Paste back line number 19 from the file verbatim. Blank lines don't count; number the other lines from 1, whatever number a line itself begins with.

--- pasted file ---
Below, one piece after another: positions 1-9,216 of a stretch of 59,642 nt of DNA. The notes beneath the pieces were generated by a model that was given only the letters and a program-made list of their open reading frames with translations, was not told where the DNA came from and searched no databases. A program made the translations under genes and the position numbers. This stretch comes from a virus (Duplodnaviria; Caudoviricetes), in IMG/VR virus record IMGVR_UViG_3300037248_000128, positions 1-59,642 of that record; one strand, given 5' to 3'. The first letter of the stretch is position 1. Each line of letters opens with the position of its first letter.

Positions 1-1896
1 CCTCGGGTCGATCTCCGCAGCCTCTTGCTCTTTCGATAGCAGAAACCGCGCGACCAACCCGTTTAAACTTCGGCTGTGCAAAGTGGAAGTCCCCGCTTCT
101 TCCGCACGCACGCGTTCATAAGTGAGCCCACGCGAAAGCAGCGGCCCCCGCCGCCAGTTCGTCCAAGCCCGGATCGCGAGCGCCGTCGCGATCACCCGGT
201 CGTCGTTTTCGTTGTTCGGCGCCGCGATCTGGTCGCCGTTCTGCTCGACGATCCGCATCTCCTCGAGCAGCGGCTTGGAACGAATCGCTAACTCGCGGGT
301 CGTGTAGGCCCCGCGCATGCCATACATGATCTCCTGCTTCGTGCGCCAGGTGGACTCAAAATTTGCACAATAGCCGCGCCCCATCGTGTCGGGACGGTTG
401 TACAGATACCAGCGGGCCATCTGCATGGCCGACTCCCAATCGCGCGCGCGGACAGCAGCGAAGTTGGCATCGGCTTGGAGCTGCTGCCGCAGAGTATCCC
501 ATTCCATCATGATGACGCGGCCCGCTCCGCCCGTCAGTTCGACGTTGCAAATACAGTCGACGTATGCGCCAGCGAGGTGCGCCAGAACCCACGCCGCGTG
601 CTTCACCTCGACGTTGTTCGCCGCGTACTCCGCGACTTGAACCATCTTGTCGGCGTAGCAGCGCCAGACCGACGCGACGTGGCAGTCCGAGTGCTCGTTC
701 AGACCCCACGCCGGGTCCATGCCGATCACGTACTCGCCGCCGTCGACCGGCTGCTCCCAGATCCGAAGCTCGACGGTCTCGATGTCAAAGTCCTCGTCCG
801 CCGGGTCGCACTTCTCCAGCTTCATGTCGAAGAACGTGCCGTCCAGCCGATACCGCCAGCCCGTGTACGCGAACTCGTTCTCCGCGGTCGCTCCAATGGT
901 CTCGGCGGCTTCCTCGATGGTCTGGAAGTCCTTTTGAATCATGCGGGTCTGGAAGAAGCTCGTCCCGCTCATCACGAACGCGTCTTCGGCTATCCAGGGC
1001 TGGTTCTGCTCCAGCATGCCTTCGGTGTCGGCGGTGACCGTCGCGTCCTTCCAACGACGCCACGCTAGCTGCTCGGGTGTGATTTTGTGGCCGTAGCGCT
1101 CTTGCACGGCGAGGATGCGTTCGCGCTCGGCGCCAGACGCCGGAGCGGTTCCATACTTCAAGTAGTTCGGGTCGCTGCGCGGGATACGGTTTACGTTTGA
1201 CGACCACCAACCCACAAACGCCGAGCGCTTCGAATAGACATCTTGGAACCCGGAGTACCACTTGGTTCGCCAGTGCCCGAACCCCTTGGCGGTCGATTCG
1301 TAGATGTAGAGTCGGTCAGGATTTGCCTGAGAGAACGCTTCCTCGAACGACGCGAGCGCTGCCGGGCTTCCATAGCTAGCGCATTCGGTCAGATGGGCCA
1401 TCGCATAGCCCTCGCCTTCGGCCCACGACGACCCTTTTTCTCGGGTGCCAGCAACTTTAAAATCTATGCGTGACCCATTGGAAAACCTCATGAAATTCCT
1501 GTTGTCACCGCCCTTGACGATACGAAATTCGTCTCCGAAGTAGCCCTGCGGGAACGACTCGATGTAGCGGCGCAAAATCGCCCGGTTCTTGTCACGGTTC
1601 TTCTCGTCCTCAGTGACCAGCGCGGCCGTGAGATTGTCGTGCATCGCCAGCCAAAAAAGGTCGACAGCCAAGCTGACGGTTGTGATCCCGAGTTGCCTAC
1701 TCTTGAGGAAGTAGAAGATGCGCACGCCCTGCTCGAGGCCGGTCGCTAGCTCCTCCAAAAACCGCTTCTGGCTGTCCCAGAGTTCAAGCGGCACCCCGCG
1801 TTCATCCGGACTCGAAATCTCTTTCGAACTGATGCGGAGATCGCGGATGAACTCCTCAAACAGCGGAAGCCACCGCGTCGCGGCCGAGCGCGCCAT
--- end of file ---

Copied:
1601 TTCTCGTCCTCAGTGACCAGCGCGGCCGTGAGATTGTCGTGCATCGCCAGCCAAAAAAGGTCGACAGCCAAGCTGACGGTTGTGATCCCGAGTTGCCTAC